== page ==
Guilt Free and Holidays….. Can these words coexist?
Although the holidays can be really fun and enjoyable, I remember a time when it was rather stressful and difficult. Before I healed my relationship with food and my body, the holidays were really hard. They were challenging because of the different foods that were available, which meant I couldn’t trust myself around food, and also seeing a large group of people and the conversations that usually take place during this time of year. I wasn’t able to set boundaries, my routine felt off and I overall felt very uncomfortable.
If you’re in that ambiguous space of excitement and stress, I hear you! That’s why I created this blog post to talk about 7 tips that I have found to be supportive for me over the years, to be able to enjoy a guilt free holiday.
During the holiday season, your schedule may change a lot and you may let go of your usual routine. Allowing yourself to be flexible, take a break from your usual go go go schedule can be nice and necessary! However, you want to make sure that you aren’t neglecting the importance of nourishing your body enough, because your body always need and deserve this.
You want to make sure you are not skipping meals, even though you may be sleeping in a little later, you move a little less, you still want to make it a point to have 3 meals and snacks every day. It can be very easy to skip out on meals or ‘save up’ for other meals, however this will only lead to the guilt and shame cycle of restricting and overeating.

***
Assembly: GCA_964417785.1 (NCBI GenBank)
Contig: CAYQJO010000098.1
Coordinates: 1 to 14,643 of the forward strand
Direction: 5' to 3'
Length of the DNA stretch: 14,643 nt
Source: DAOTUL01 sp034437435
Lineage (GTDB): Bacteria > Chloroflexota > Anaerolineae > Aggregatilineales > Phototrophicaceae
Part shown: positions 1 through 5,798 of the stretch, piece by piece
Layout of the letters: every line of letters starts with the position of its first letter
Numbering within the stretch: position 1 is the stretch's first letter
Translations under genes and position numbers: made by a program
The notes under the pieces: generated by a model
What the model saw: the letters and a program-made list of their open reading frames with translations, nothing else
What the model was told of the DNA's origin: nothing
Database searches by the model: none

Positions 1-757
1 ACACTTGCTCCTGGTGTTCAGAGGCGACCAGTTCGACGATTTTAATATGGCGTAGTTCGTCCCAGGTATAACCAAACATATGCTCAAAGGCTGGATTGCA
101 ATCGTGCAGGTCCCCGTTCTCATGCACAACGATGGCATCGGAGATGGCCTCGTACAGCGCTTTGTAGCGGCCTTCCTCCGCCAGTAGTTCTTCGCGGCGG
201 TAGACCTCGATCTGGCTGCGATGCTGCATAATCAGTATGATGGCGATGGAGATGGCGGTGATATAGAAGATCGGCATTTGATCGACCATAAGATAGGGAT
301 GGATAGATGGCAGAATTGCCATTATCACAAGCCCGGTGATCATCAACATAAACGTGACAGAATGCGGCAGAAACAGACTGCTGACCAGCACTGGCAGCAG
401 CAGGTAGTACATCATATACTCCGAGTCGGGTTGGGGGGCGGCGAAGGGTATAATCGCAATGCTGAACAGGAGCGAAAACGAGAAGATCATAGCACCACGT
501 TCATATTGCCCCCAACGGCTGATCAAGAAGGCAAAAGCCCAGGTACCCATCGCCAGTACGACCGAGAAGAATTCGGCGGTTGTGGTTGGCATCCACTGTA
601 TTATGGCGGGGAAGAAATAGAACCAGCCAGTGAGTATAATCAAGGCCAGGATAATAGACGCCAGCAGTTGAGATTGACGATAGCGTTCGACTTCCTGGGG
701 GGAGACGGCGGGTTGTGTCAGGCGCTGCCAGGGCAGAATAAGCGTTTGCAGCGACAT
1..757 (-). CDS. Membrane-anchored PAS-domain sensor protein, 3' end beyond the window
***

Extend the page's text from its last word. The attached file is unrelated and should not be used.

You want to continue to nourish the habit of eating when you are hungry and fear this signal.?????? You want to avoid saving food or calories for later, because again, you are just setting yourself up to fail when you do that. You are probably going to end up eating a lot more than you intended to, because your body desperately needed this energy, but it results in you not feeling great about yourself.
Along with that, you want to tune into your satiety cues! There may be a lot of delicious foods available, which is great! You want to be able to tune into your body and enjoy these foods. However, if you aren’t hungry for these foods in the moment, you don’t need to eat them. I remind myself that I can still enjoy this food later when I am hungry for it. So, grounding yourself into this place of acknowledging your fullness, and acknowledging that the option to have more later is there.
This means that all foods fit.
An important part of reducing the guilt around foods is to allow yourself to have them.
If you continue to tell yourself “Oh, I can’t have this” or “No, I need to be good”, you are only increasing your cravings for those foods, because you genuinely want them and enjoy them.
Think about it this way:
Well…. You probably thought about the pink elephant.
The more you add rules and restrictions, the more you’re going to increase your cravings and your food thoughts and obsessions. So, telling yourself that you can’t, is actually not supportive.
What you want to do instead is before a meals and before the holidays, you want to set yourself personal reminders (on your phone, calendar, alarm or post its!) that you have permission to choose to eat any food you want today and every day.
There will be times where you will eat past the point of satiety. This is 100% normal, it is not a personal failure, remember that you are human and not a robot.
What you don’t want to do is prematurely set your mindset up with rules and conditions to avoid this type of behaviour to happen. Because, if it does happen (that you eat past satiety), then, you tell yourself “well, I already ruined it so I might as well go all in right?”
Instead, what you want to do is set the expectation that there will be times where you will be really mindful and other times where you will be less mindful. And that’s OK. It’s part of the human experience and you need to normalize this experience in order to actually regain control over your body and your eating experience.
Check out my FREE Class to learn more about my Guilt-Free Method so that you can find food freedom and feel good in your body.